Introducing the Gizmag Store

Fraunhofer

Fraunhofer researchers have developed a non-dairy ice cream alternative called Lupinesse

While the researchers at Fraunhofer have been toiling away on all manner of important technologies, from electric vehicles and printable batteries to antibacterial film and water conservation technologies, it's good to see they've also turned some of their expertize towards the equally important task of bringing the joy of ice cream on a summer's day to those with a milk allergy or lactose intolerance. A new plant-based ice cream alternative developed by Fraunhofer researchers called Lupinesse has already hit store shelves in Germany and is apparently pretty close to the real thing.  Read More

SMART-WAY is an app currently in development, that would show commuters how to reach their...

We know how it is ... you would use public transportation more often, but it’s such a hassle trying to figure out which bus, train or tram to take, where to transfer, and what to do if your plans are altered. In the future, however, that might not be a problem. Germany’s Fraunhofer Institute for Transportation and Infrastructure Systems is working on SMART-WAY, a mobile phone app that would make using public transit as simple as following the directions on a vehicle navigation system – you would just indicate your destination, and it would show you how to get there using public services, updating its information in real time.  Read More

Fraunhofer's Marc Gayer, Manfred Lutzky and Markus Schnell (L to R), developed AAC-ELD to ...

Engineers from one of the main players responsible for the development of the MP3 codec, the Fraunhofer Institute for Integrated Circuits IIS, have taken a similar approach in an effort to provide telephone calls and video conferences with sound quality approaching that of direct communication, while at the same time cutting delay times that often sees both speakers talking over each other. Their solution is a new audio coding technology called Enhanced Low Delay Advanced Audio Coding – or AAC-ELD – that they claim results in long-distance communications that appear almost as if the participants are sitting across from each other.  Read More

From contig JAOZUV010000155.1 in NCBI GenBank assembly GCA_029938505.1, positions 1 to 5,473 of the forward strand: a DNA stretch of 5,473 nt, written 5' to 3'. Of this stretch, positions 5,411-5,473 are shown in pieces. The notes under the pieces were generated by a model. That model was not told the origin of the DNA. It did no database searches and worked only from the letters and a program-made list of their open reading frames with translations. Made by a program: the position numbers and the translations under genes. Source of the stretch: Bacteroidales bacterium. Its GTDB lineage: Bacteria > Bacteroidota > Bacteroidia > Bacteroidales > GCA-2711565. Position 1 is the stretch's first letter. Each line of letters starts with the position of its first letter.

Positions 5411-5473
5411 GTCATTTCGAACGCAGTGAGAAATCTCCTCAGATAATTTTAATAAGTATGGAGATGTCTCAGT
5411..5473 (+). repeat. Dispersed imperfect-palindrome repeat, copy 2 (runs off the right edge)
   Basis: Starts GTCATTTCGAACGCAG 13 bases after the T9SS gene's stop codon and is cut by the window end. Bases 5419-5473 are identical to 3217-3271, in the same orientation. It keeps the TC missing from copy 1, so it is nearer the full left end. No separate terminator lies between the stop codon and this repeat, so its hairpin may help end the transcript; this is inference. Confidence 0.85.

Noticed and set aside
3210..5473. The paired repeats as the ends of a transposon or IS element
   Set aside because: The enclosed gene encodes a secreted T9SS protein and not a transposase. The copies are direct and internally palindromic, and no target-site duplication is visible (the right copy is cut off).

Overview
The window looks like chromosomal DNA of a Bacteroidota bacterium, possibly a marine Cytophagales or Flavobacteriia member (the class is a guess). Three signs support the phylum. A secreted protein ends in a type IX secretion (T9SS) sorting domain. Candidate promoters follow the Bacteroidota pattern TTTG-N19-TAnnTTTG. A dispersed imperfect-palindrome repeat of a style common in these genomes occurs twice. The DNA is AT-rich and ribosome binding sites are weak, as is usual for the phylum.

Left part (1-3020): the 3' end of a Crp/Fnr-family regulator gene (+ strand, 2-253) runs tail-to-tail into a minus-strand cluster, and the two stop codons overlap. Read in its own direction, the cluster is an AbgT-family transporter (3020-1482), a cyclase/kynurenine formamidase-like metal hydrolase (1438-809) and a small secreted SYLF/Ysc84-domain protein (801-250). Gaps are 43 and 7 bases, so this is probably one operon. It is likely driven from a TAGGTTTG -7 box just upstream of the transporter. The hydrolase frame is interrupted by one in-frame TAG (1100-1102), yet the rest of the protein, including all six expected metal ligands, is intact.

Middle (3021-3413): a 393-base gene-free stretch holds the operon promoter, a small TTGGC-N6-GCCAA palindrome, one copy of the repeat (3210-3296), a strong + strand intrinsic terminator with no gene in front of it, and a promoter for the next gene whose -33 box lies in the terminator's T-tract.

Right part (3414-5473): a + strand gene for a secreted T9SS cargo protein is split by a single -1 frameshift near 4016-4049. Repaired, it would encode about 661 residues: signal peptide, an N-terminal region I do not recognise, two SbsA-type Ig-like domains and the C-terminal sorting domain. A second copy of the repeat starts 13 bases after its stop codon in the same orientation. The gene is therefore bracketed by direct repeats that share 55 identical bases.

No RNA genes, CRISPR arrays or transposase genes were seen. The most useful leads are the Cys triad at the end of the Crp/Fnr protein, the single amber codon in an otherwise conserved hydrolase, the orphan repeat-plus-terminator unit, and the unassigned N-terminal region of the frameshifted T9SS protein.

Scientists have created a thin handheld microscope that can obtain high-quality images in ...

With conventional microscopy, if a scientist wishes to obtain a high-resolution image of a relatively broad area, they typically have to use a microscope that scans across that area in a grid pattern, recording many images one point at a time. Those images are then joined together to form one complete picture. Such systems take a long time to perform a scan, so both the microscope and the subject must be held still while it's taking place. Researchers from Germany's Fraunhofer Institute for Applied Optics and Precision Engineering, however, have created a thin, handheld microscope that can reportedly obtain similar-quality images in less than one second.  Read More

Fraunhofer researchers have developed a robot input device that uses inertial sensors to d...

Having two arms doesn't make you a juggler. The same principle applies in robotics where even the most dextrous of bots must be programmed to move according to a particular task. Input systems based on laser tracking are used in industrial robotics to achieve this, but Fraunhofer researchers are looking to streamline the process significantly with a device that uses inertial sensors to detect movements in free space. In other words, you can teach a robot new tricks just by showing it the required action.  Read More

The new dielectric elastomeric sensors can be stretched to twice their size (Image: Fraunh...